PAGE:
June 28, 2018
When leasing commercial grounds for the said purpose there are some rules that must be followed in doing so. There are also a variety of pros and cons to leasing commercial grounds for construction purposes versus purchasing the land directly or obtaining it through other means.
Ground or land leases are fairly common agreements, it's important to understand what is involved with a ground or land lease versus another form of obtaining land to do construction on. Moreover, land leases will expire and have to be renewed, which can cause a problem if you build property on that land and later the party who leased it is no longer interested in leasing it. However, land leases usually last a good while, anywhere from 25 years and some up to 99 years in length.
The following are the two types of ground or land leases that are usually offered:
Two Types Of Ground Leases:
Subordinated Ground Lease:
A subordinated ground lease is a lease where the owner of the property agrees to become the second owner to the person who they have leased the land to. The owner is offering the land as collateral for the loan on the improvements which will make them a junior or secondary lender to a project that is going to take place on that specific piece of land. Subordinated ground leases will often be done when building projects are being undertaken that can help raise the value of their other surrounding properties. This also provides the owner of the land with additional benefits outside of the subject transaction.
Unsubordinated Ground Lease:
Unsubordinated ground leases allow owners to maintain the primary ownership of the land and they are still listed first on the financial statements or when the property is claimed as an asset. The lender has the right to take back the land any time if the tenant defaults on the payments or on the conditions of the leasing of the land. This position is considered much safer for the landlord and for the tenant it usually comes with a much lower lease rate.
Pros & Cons Of Ground/Land Leases:
Now that we understand the basics of both types of leases, the following are some of the pros and cons to consider when leasing land versus buying it permanently:
Pros To Leasing Land Rather Than Buying It:
- land that is up for lease may provide you with premium land that was not for sale for you to buy permanently
- these leases also contain reversion clauses which often hand the land back to the landlord at the end of the lease and that includes any repairs that need to be made -- once the lease is over these repairs are often the responsibility of the landlord not the person who leased the land (saves you money)
- some payments for leased land can be tax-deductible (depending on your specific situation)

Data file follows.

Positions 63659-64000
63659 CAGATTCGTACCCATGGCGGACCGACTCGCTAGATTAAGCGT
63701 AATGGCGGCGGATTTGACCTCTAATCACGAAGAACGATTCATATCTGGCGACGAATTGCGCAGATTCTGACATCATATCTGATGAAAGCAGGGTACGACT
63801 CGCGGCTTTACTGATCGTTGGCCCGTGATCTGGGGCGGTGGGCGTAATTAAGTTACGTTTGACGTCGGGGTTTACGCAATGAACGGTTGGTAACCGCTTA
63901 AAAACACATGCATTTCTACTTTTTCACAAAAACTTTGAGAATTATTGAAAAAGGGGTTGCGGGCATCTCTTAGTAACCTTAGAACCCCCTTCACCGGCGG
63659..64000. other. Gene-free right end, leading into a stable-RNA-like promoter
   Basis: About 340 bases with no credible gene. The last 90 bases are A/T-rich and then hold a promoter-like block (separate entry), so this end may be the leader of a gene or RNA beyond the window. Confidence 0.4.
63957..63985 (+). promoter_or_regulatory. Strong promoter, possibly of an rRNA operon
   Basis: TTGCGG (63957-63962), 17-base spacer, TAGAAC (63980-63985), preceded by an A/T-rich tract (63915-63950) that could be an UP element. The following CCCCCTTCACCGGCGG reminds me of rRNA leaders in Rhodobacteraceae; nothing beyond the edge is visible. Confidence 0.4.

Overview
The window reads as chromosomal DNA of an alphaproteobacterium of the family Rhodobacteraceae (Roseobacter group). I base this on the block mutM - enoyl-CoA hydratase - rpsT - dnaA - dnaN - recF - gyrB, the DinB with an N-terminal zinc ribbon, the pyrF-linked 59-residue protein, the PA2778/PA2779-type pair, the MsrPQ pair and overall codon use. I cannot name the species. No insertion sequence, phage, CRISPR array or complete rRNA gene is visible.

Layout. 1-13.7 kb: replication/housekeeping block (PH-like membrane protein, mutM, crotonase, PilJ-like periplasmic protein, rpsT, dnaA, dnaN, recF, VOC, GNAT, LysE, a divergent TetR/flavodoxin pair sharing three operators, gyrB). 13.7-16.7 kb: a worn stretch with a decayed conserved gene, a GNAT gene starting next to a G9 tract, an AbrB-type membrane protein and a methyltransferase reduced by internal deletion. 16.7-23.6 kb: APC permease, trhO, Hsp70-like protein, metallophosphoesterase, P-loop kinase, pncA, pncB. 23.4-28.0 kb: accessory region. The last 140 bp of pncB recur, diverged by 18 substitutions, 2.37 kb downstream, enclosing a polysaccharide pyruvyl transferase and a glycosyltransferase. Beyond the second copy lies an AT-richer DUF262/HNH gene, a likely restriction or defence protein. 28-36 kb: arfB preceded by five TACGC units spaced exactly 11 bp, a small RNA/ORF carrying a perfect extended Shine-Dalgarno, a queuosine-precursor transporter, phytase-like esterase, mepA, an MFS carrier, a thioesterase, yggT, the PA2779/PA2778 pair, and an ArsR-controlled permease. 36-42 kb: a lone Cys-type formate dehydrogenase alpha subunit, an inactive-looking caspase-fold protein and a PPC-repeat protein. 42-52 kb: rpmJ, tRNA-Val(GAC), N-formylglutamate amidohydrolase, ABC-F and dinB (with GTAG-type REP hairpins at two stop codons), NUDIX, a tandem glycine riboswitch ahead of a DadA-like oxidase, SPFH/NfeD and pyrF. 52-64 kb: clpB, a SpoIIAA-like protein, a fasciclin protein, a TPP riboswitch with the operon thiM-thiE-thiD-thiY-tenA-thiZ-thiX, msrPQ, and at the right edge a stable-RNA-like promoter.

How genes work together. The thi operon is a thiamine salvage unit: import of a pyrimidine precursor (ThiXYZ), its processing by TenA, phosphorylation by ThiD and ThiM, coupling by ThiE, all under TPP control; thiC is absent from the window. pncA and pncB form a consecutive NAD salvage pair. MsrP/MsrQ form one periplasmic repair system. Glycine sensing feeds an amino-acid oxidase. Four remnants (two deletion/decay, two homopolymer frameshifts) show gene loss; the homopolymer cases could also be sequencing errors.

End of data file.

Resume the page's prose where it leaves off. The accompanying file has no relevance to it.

- many can contain provisions that offer additional flexibility for the person leasing the land
- leases may be able to be extended or terminated at the wishes of the person leasing (based on the wishes of the landlord to extend the lease)
- may be more affordable than purchasing land outright and save the person leasing the land from having to take out more loans as debt that purchasing the land outright
- is great for shorter-term projects that may not last indefinitely (i.e. a temporary location for a business or company)
Cons To Leasing Land Rather Than Buying It:
- if problems occur with the land while it's leased to you are often responsible for all costs associated with repairs
- leases often are only for an extended period of time and if they expire the landlord may not want to lease the land again leaving you in a bind
- you may lose out on the equity the property gains during the lease when you return the land to the landlord or they may only give you a percentage of the equity you otherwise would own
- escalation causes can cause problems for the tenant leasing the land which may result in eviction if the issues cannot be resolved - this can pose an uncertainty for you as the person leasing the land
Did You Know Many Leases Are Negotiable?
Many leases have terms that are able to be negotiated including provisions that both parties may agree on which will offer lots of flexibility on everything from terms and conditions to the amount paid to lease the land in the first place. Talk to the landlord and explain what you want in a lease (i.e. length of lease, price you can pay, how much equity you want returned to you after the lease is up, etc). If your desires match what they are willing to do, you may be able to make a great deal that benefits both parties!
If you strike a good deal with a quality landlord, this can make the leasing worthwhile, especially if you lease for a long period of time such as 99 years. Long as there are no provisions for the landlord being able to take the money away, you are likely to never have to worry about renewing the lease again!
However, most leases that have provided for certain amends to be made have the conditions of the lease reviewed every 5 or 10 years. This is a common practice as many leases last anywhere from 50-99 years.
Ground or land leases for commercial purposes can benefit both the landlord and the tenant in a variety of situations. You will have to be flexible with the landlord and they often have to be flexible with you. Coming to terms on agreements for the land lease can make a lease a great deal for everyone involved, especially since it can be lighter on your pocketbook than buying the land outright. This can help keep your company or business out of debt and can help the landlord increase the value of their land to help increase the value if they own surrounding properties through partnering with you in the meantime.
For more information on commercial ground or land leases and to see which ones may be right for you, please feel free to contact us.